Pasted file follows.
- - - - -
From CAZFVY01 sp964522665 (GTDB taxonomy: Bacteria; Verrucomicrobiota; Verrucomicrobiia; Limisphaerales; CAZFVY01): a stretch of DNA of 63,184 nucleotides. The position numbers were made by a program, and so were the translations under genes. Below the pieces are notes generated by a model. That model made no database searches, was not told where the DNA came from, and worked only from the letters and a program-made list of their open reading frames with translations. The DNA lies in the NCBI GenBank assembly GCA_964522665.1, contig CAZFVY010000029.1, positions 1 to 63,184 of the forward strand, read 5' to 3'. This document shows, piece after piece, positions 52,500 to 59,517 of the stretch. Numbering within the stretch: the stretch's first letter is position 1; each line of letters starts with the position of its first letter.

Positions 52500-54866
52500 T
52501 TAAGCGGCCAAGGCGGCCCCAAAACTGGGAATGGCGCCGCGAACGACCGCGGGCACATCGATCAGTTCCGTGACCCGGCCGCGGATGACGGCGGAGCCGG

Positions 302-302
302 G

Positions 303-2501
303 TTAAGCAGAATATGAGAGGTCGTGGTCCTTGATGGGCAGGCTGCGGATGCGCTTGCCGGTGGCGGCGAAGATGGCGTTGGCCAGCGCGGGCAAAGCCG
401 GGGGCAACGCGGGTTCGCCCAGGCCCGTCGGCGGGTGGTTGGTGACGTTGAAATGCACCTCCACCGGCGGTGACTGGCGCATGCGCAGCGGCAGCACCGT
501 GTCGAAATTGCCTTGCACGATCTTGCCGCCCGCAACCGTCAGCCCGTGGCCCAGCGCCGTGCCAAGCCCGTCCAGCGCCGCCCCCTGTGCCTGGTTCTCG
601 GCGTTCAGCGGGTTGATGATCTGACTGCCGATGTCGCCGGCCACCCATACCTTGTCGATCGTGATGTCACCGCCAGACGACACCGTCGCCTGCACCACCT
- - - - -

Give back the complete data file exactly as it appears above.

From CAZFVY01 sp964522665 (GTDB taxonomy: Bacteria; Verrucomicrobiota; Verrucomicrobiia; Limisphaerales; CAZFVY01): a stretch of DNA of 63,184 nucleotides. The position numbers were made by a program, and so were the translations under genes. Below the pieces are notes generated by a model. That model made no database searches, was not told where the DNA came from, and worked only from the letters and a program-made list of their open reading frames with translations. The DNA lies in the NCBI GenBank assembly GCA_964522665.1, contig CAZFVY010000029.1, positions 1 to 63,184 of the forward strand, read 5' to 3'. This document shows, piece after piece, positions 52,500 to 59,517 of the stretch. Numbering within the stretch: the stretch's first letter is position 1; each line of letters starts with the position of its first letter.

Positions 52500-54866
52500 T
52501 TAAGCGGCCAAGGCGGCCCCAAAACTGGGAATGGCGCCGCGAACGACCGCGGGCACATCGATCAGTTCCGTGACCCGGCCGCGGATGACGGCGGAGCCGG

Positions 302-302
302 G

Positions 303-2501
303 TTAAGCAGAATATGAGAGGTCGTGGTCCTTGATGGGCAGGCTGCGGATGCGCTTGCCGGTGGCGGCGAAGATGGCGTTGGCCAGCGCGGGCAAAGCCG
401 GGGGCAACGCGGGTTCGCCCAGGCCCGTCGGCGGGTGGTTGGTGACGTTGAAATGCACCTCCACCGGCGGTGACTGGCGCATGCGCAGCGGCAGCACCGT
501 GTCGAAATTGCCTTGCACGATCTTGCCGCCCGCAACCGTCAGCCCGTGGCCCAGCGCCGTGCCAAGCCCGTCCAGCGCCGCCCCCTGTGCCTGGTTCTCG
601 GCGTTCAGCGGGTTGATGATCTGACTGCCGATGTCGCCGGCCACCCATACCTTGTCGATCGTGATGTCACCGCCAGACGACACCGTCGCCTGCACCACCT